What is it about?
When men are diagnosed with prostate cancer, groups of cancer cells are often found in more than one place in the prostate. The team wanted to know if this was due to changes in 'normal' prostate cells throughout the prostate. The team analysed DNA from 121 samples. These came from 37 men and included 'normal' tissue next to cancerous tissue, cancerous tissue and prostate tissue from men who did not have prostate cancer. The team showed that 'normal' prostate cells from men with prostate cancer had more mutations than 'normal' prostate cells from men without prostate cancer. Using the genetics of the samples analysed, the team can create maps to understand where the different mutations occurred. The team showed that in most men, the mutations in normal cells are different from the mutations in cancer cells. The team produced data suggesting that these mutations occur in a particular type of cell called stromal cells - cells that form a structure that supports other tissues. These findings suggest that the whole prostate is primed and ready to develop prostate cancer, driven by an as yet unknown biological process.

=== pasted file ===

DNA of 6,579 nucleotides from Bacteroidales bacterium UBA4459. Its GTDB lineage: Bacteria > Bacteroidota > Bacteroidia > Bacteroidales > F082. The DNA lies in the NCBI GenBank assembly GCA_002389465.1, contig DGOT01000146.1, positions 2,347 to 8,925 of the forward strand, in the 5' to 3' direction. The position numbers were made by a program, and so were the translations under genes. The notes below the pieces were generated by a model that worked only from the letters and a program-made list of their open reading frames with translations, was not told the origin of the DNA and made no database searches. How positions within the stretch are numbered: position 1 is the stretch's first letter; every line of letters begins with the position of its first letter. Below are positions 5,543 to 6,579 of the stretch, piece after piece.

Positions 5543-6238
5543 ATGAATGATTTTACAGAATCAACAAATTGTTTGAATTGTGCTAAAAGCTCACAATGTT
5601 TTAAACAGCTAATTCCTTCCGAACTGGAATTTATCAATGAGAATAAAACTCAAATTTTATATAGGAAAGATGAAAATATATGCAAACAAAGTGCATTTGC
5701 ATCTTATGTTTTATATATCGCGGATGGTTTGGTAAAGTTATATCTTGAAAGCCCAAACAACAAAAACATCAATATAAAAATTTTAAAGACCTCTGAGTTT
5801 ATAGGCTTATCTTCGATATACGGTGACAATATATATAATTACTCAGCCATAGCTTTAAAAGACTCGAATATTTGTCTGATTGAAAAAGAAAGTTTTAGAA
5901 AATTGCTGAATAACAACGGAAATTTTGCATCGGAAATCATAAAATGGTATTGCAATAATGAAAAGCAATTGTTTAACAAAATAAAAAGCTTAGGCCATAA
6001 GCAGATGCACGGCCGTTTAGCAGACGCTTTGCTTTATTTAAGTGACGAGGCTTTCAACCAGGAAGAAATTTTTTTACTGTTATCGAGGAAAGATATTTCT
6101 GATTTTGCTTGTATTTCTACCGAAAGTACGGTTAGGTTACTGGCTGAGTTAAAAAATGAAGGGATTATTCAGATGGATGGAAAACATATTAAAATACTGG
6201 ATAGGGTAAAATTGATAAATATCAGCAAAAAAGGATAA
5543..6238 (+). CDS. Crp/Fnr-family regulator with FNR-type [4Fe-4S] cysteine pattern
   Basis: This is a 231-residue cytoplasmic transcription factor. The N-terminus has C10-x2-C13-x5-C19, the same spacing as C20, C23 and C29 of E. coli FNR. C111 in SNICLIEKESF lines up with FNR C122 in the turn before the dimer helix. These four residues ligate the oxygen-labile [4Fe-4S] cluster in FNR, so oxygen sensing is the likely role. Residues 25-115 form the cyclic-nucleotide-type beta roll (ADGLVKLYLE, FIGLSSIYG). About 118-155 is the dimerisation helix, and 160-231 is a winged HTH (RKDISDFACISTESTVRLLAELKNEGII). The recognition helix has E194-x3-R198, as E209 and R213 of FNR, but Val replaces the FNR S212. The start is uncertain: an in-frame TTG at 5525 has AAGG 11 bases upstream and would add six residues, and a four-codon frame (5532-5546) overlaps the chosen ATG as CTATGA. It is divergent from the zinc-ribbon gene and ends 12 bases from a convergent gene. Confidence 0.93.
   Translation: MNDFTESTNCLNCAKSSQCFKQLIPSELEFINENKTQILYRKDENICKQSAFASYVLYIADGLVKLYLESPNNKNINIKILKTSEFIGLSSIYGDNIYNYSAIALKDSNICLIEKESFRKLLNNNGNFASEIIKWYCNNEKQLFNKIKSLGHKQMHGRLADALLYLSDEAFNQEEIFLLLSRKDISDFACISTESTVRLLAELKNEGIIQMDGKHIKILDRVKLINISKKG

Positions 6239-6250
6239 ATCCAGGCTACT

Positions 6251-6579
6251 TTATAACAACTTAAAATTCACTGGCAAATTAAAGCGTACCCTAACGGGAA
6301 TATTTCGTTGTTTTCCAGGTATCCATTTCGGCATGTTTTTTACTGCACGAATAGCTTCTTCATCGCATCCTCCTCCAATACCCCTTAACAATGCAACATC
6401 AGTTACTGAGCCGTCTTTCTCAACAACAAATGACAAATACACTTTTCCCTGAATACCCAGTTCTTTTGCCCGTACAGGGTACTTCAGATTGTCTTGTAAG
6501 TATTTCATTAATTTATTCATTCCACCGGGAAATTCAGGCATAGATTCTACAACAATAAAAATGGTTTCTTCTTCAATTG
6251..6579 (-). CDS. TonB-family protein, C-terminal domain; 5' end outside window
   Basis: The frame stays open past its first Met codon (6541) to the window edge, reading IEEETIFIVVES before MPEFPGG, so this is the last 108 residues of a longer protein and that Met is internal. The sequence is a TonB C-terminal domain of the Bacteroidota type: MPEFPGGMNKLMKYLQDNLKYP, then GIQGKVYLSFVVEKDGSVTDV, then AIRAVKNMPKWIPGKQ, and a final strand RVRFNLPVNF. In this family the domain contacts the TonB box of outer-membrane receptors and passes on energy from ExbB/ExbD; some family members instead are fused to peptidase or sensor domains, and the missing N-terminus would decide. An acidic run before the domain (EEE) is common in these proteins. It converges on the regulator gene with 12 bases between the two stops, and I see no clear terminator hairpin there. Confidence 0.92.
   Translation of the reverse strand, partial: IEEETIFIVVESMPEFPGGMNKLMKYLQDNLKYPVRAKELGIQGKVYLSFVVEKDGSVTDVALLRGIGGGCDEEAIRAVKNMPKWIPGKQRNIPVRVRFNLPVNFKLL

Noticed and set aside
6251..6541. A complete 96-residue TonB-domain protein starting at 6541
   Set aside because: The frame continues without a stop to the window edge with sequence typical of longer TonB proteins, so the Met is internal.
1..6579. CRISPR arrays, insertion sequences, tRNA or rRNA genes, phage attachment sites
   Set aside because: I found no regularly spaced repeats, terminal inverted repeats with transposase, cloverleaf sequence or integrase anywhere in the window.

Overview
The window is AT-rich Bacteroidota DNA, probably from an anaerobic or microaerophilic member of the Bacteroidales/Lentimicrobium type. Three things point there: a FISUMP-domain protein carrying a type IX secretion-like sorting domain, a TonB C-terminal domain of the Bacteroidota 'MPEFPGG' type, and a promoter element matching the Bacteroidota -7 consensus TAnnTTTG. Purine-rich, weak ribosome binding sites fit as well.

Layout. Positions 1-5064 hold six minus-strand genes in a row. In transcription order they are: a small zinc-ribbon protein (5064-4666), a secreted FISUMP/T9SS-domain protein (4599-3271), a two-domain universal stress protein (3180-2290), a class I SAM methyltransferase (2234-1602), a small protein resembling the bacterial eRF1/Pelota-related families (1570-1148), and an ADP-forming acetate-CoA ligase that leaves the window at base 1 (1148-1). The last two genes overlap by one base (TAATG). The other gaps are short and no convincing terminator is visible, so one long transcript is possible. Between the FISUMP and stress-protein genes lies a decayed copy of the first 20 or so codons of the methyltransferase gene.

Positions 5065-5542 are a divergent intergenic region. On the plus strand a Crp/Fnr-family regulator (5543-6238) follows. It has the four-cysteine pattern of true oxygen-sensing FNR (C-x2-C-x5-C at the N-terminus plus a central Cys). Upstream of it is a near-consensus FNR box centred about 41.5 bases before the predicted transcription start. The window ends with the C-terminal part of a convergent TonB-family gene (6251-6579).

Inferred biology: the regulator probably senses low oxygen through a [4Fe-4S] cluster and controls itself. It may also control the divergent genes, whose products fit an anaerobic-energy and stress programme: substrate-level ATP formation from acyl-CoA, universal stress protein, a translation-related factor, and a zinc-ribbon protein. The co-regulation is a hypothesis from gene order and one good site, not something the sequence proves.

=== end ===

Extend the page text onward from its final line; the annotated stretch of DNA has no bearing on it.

Photo by National Cancer Institute on Unsplash
Why is it important?
This work has improved our knowledge of how prostate cancer first starts to develop and might one day give us clues as to how to prevent it.
Read the Original
This page is a summary of: The architecture of clonal expansions in morphologically normal tissue from cancerous and non-cancerous prostates, Molecular Cancer, September 2022, Springer Science + Business Media, DOI: 10.1186/s12943-022-01644-3.
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